4 Things You Can Do to Love Your Yoga Practice

4 Things You Can Do to Love Your Yoga Practice

Not every yogi will admit it, but it can be really hard to love yoga sometimes. Whether we’re struggling to fit a regular practice into our busy schedules or feeling frustrated about not making progress in our strength, flexibility, or even mindfulness efforts fast enough — the reality is that yoga can honestly seem like a total pain in the butt (both literally and metaphorically) when we get to certain points along the journey.

It’s okay to not feel like we love our practice all the time. Even this is a sign of change and growth.

We can’t force ourselves to love something when we’re just not feeling it, but we can, however, adopt certain habits that help us cultivate more love for our practice in ways that benefit us from the inside out when we need it most.

Surrender to Resistance

If you’re not loving your practice, you may be resisting something about it that’s currently not work for you (even if it worked for you previously). Surrendering to what you resist doesn’t mean giving up — it means you should change something.

For example, if you’re finding it extremely difficult to stay mindful and engaged after 15 minutes of your 90-minute hot flow practice, you may need to try a different style of yoga and shorten your practice to 20 or 30 minutes. That’s not giving up. That’s looking for alternatives that work better for you.

Wonder What Your Body Can Do

You’re not the only yogi who has ever found themselves being blindsided by their ego, struggling to to do everything they can to strike the most impressively perfect pose (and maybe take a photo of it to post on social media later). Maybe you have certain expectations for yourself, but your strength, flexibility, and calmness of mind aren’t there it.

Instead of thinking, “this is what I need to make my body do,” shift your thinking to ask yourself this: “I wonder what my body can do.” That small shift restores the connection between your mind and body so that you can cooperate with your body, avoid pushing to far, avoid getting injured, and embrace growth rather than results.

Make Connections in Class

Yoga is a very personal practice, but it also brings people together. Making an effort to talk to your teachers and socialize with other yogis in class can help you find like-minded friends so you’re not always alone along every step of your journey.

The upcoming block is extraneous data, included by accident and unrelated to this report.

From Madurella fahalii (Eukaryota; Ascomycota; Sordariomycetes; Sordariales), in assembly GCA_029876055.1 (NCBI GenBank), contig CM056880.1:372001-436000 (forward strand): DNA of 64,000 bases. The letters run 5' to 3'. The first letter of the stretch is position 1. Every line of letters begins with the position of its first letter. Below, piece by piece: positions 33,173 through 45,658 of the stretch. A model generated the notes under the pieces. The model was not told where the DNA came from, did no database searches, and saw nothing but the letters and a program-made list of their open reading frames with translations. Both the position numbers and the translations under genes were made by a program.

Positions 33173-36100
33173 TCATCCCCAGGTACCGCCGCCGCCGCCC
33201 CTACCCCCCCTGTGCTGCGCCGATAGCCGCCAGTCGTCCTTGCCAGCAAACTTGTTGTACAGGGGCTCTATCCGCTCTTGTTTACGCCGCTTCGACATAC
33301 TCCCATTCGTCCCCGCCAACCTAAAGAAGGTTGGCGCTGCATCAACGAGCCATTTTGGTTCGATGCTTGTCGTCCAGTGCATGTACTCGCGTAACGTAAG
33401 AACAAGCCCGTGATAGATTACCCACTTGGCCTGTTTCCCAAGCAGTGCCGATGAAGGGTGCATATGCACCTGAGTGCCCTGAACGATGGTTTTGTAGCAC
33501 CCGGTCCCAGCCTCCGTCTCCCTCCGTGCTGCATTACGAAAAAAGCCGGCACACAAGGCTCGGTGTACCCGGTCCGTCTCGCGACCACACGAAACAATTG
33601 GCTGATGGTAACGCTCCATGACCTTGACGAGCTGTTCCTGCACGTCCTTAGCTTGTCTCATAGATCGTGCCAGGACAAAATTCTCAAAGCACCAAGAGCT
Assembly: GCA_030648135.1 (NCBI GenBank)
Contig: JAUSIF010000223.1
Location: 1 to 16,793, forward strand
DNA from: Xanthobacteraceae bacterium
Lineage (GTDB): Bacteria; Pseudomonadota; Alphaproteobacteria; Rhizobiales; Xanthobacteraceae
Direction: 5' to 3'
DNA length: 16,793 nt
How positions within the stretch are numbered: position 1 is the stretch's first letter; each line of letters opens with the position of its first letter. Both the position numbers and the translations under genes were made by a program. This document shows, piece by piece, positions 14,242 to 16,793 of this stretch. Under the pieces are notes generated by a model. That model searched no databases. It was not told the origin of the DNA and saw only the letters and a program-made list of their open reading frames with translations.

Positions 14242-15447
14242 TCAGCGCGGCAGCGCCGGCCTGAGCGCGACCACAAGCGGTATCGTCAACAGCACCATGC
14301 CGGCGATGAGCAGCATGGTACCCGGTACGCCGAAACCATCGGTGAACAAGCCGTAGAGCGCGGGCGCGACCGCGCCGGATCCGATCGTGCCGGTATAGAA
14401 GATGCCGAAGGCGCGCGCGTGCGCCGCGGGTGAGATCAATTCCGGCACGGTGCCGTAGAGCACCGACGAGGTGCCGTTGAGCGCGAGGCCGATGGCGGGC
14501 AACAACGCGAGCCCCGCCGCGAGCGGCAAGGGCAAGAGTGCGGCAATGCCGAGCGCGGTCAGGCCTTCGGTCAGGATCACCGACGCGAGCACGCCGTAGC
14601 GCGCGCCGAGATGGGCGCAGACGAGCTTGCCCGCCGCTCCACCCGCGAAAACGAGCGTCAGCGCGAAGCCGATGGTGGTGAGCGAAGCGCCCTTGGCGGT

You may find it feels so much better to talk to someone who can relate to you about how difficult some of those hip openers are, or how clueless you feel about your alignment. Ironically, sharing what you don’t love about yoga with other yogis might just be the key to helping you love it more.

Find Ways to Track Your Growth

You’d probably be lying to yourself if you said you didn’t want results from your practice. The journey itself is of course the most important part of all, but all yogis want to know they’re getting somewhere.

Pick a pose, commit to practicing it for a few minutes daily for at least 30 days, make sure you start slow, and take photos on day 1 and day 30. You may just notice a good amount of progress by day 30. If you have the budget for it, you could also sign up for private classes, which many yoga studios offer and is a great way to maximize your growth and notice results in a faster amount of time.

Remember that yoga is not all rainbows and sunshine. It’s meant to be a beautiful, loving journey, but beauty can’t exist without ugliness, and we’re are all bound to experience the ugly side every now and then. Embrace it, because it’s all part of the process!

Image (edited) via PBS NewsHour

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